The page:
The Byrds ~ “Turn! Turn! Turn!” (1965)
I’ve come to the conclusion that The Byrds can really be two bands with two distinctly different styles. The first Byrds would be in the early to late 1960s with David Crosby and hits like “Turn! Turn! Turn!” and “Mr. Tambourine Man.” The second Byrds band is in the country folk-rock vein, influenced by Gram Parsons. I almost chose two Byrds albums to reflect this distinction (“Sweetheart of the Rodeo” being the other pick), but opted against it because I didn’t want to duplicate artists. I’m partial to early Byrds; hence my choice of album here.
Counting Crows ~ “August and Everything After” (1993)
When I heard Sari included Counting Crows in her top Canyon list, there was no question they needed to be in mine too. This 90s folk/indie rock band is one of my favorites and every track on “August and Everything After” is a story and gem onto itself. Each song conjures up a memory and the album is still in heavy rotation today.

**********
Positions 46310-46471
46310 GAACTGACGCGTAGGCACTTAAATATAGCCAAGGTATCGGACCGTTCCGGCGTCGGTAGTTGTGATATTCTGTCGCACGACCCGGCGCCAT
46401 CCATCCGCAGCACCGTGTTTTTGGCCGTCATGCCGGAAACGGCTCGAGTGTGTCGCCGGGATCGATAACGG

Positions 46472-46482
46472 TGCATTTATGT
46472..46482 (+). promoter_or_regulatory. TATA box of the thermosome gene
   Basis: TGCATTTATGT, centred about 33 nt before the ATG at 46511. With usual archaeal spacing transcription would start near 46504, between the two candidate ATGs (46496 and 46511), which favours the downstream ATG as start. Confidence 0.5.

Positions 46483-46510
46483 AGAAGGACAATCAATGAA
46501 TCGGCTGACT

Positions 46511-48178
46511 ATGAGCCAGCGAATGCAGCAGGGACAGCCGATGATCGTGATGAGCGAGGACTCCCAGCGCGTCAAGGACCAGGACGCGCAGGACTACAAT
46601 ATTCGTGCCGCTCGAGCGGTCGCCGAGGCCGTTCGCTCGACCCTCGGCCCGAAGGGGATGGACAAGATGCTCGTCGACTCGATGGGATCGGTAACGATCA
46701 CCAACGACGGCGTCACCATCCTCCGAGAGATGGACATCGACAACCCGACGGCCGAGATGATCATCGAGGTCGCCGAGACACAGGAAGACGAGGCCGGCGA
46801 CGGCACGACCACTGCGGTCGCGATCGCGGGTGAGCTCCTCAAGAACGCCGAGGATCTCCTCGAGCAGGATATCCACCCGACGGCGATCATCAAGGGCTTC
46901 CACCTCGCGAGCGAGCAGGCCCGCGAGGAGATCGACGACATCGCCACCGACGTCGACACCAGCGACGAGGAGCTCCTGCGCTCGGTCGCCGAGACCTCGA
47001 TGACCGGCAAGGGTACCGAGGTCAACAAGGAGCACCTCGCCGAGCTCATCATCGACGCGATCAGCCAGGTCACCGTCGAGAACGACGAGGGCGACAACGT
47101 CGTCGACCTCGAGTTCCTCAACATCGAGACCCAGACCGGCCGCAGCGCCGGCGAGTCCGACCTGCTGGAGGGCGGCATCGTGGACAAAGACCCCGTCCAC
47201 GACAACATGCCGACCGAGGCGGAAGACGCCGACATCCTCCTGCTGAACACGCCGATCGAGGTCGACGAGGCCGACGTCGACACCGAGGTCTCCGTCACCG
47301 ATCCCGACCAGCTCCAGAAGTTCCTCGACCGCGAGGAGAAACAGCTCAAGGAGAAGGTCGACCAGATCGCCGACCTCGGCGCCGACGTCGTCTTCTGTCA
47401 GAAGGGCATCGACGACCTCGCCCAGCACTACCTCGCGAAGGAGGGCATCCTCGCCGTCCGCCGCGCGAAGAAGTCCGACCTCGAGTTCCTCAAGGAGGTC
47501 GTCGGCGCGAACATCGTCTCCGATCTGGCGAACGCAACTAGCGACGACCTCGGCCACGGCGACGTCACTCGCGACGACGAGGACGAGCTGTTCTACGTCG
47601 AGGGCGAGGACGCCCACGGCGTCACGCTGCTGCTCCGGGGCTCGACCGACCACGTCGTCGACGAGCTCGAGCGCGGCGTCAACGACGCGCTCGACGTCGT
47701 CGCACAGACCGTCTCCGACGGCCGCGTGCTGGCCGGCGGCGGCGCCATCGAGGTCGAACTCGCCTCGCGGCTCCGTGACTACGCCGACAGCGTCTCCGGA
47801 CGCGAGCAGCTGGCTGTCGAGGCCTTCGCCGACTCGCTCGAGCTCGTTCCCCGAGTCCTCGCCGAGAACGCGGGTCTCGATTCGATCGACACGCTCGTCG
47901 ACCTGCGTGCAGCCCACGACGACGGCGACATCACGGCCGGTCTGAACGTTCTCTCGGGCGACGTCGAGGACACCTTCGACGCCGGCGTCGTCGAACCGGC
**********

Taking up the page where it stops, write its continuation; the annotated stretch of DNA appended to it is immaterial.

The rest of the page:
Cowboy Junkies ~ “Trinity Sessions” (1988)
I’ve loved the Cowboy Junkies since first hearing “Me and the Devil Blues” in “Pump Up the Volume” back in 1990. I wasn’t sure if they were Canyon-inspired necessarily, but Margo Timmins’ mesmerizing voice feels like it could have grown out of the Canyon roots of Joni Mitchell and the like. And clearly I’m not alone in my thoughts because Sari and Steve both included Cowboy Junkies in their lists.
Michael Nau ~ “Michael Nau and the Mighty Thread” (2018)
If I’m being honest, Michael Nau is probably considered more indie rock than true Canyon. But his songwriting yields songs that are simple and no frills, yet complex at the same time. I think the Canyon crowd would appreciate the work, and how else was I going to share these tunes with Sari and Steve?
Thanks for hanging with this post. I know it was a long one. Hopefully it was worth it!